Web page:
With all of these data breaches, the data doesn’t go away, so it’s fairly available.

Mike Cook

Once that information is exposed in a breach, it’s put on the internet. From there, it’s sold and copied and sold and copied over and over again. It never goes away. If you think about it, most of our personal information doesn’t change. Our names, our birthdays, and our social security numbers don’t tend to change over the course of our lives. These days, email addresses and phone numbers tend to stay the same, as well.

It makes things easier for us, but it also makes it easier for scammers. If they want to get information to target you specifically, they just have to go to the dark web, find a marketplace, make a purchase, and download. Then they can use that information to scam you or commit synthetic fraud or other kinds of fraud.

How Scammers and Fraudsters Use Synthetic Fraud

Socure recently put out a report on synthetic fraud. Mike has been watching the evolution of synthetic fraud for over twenty years. Twenty years ago, fraudsters were about getting money fast. They would get that phone and ship it to Europe, or get that credit card number and run up the charges. Then they got smarter and started going something called “bust out,” which required them to be patient. They would run a card up and work the system so they eventually could steal twenty thousand dollars on a ten thousand dollar credit line.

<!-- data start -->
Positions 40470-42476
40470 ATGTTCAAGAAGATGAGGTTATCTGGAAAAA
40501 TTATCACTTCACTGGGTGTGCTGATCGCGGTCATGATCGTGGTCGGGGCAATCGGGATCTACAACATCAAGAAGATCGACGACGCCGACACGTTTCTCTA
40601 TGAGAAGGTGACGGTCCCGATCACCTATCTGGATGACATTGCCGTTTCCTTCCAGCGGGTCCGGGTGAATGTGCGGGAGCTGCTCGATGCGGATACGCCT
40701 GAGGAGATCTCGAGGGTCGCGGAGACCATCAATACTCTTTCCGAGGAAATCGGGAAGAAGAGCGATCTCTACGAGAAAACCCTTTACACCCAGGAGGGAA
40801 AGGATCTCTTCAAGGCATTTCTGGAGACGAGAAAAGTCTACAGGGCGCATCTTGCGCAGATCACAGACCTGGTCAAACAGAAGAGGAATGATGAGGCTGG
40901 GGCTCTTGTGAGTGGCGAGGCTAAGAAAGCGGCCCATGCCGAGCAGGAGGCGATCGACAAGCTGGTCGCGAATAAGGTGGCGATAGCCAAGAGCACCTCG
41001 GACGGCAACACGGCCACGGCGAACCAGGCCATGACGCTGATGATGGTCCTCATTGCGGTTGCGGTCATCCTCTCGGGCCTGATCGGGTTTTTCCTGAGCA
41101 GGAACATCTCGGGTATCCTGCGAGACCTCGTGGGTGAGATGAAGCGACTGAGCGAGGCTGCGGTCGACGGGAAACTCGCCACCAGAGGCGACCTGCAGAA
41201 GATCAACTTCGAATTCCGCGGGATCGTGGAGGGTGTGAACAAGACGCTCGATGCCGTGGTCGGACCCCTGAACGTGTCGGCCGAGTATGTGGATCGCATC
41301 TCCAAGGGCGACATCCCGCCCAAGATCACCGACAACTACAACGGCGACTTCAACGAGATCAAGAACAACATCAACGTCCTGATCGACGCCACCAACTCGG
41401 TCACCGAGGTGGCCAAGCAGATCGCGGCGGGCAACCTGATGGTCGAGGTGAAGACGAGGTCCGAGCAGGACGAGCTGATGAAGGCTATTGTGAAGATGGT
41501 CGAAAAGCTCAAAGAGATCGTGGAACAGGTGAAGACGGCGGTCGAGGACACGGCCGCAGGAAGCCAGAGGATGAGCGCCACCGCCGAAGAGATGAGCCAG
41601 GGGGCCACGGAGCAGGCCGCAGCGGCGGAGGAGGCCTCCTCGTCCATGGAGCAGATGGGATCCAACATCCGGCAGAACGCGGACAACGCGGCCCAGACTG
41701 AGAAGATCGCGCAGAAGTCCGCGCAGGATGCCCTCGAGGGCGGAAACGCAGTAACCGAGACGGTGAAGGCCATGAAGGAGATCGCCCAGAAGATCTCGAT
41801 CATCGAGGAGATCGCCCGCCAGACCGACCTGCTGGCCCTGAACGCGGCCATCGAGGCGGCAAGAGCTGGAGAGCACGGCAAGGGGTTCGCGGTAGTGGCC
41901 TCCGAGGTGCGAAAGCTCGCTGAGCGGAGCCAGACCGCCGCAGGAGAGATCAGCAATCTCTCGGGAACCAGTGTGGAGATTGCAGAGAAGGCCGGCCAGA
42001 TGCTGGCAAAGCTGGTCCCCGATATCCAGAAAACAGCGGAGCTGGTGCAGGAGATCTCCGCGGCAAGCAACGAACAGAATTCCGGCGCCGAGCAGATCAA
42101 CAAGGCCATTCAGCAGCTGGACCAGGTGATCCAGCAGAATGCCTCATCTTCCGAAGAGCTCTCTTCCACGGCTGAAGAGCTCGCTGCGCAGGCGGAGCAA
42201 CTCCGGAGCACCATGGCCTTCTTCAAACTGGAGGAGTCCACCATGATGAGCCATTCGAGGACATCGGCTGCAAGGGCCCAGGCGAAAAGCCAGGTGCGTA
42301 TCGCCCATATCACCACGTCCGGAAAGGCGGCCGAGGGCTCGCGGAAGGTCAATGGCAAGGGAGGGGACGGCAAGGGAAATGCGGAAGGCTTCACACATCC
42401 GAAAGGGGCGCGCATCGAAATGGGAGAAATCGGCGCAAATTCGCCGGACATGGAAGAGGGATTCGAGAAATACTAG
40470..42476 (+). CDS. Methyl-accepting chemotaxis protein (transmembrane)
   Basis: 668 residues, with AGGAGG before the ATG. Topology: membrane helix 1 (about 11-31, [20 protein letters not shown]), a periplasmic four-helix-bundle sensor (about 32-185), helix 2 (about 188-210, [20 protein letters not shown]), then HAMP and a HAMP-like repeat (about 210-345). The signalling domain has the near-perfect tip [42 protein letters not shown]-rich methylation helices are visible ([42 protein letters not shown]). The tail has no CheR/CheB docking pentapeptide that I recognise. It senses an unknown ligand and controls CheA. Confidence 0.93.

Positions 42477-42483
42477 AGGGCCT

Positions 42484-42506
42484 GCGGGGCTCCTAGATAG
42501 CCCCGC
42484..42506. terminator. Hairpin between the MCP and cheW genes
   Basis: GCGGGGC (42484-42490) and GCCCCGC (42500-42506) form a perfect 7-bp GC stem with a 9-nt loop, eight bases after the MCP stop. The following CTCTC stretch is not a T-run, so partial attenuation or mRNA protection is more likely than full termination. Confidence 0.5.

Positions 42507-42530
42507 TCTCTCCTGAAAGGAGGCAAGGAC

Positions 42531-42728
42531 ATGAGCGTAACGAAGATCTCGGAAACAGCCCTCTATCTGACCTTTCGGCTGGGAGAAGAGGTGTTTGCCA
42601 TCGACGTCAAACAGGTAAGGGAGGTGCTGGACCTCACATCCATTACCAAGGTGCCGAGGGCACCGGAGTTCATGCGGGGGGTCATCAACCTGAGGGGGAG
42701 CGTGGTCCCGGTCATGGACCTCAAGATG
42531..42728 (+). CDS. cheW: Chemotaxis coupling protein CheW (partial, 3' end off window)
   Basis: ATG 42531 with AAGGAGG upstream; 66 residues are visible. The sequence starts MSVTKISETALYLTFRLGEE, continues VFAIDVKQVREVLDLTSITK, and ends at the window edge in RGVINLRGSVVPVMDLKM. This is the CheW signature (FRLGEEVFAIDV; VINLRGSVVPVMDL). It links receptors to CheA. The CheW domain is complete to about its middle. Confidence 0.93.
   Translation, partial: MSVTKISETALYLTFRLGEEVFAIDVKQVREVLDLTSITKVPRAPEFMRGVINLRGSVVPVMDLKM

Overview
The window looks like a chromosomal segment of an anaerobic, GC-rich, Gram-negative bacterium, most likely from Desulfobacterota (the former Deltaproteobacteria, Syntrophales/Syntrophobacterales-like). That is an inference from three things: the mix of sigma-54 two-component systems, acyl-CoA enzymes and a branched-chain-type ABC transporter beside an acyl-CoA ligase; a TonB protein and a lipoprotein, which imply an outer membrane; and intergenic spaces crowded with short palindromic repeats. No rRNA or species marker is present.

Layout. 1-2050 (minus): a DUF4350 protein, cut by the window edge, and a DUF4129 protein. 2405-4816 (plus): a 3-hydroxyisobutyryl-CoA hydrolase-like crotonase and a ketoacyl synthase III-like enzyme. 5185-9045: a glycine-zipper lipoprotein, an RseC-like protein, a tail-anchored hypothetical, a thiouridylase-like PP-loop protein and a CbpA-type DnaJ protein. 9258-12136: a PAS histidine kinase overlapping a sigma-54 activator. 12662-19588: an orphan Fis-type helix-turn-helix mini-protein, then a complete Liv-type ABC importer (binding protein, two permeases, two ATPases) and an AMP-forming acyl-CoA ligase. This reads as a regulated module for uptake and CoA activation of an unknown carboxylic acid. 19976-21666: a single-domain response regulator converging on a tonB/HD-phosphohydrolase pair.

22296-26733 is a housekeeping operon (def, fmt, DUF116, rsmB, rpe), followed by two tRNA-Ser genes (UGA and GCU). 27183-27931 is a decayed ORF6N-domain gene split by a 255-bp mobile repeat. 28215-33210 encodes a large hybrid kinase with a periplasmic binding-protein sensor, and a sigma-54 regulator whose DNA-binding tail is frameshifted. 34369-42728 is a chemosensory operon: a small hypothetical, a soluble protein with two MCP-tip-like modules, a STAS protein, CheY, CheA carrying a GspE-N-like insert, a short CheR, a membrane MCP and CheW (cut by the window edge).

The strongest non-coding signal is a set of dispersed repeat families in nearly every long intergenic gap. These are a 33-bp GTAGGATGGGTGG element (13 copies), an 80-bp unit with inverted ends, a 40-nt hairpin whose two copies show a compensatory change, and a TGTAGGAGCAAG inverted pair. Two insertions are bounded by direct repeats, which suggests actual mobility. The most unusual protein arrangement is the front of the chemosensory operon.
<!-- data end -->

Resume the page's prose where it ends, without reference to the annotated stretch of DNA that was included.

Since the coronavirus pandemic, though, synthetic fraud patterns changed drastically. Stealing money is still important, but they’re also focused on moving that money around. These changes were so drastic that Socure did their three-year study on how synthetic fraud is changing, trying to figure out what exactly was going on. They looked across different industries and found fraudsters were using synthetic fraud in deposit accounts where they couldn’t make a lot of money. But what they could do was move money around fraudulently.

A money mule is an important part of any kind of fraud or scam. Money mules are people or entities who have money sent to them, then send the money somewhere else. Basically, it’s moving money around for fraudulent purposes. In the past, money mules used to be actual people. Either they would be scam victims who didn’t realize what they were doing, or they were being paid to move the money. But now scammers have figured out how to use synthetic fraud to make their own money mules.

How Synthetic Fraud Works

With synthetic fraud, the scammer creates a fake identity. They’re not stealing the full identity of a real person. They may take some information from one person and some from another to make a composite person, or they might make up most of the information. But they put together enough information to make a fake identity.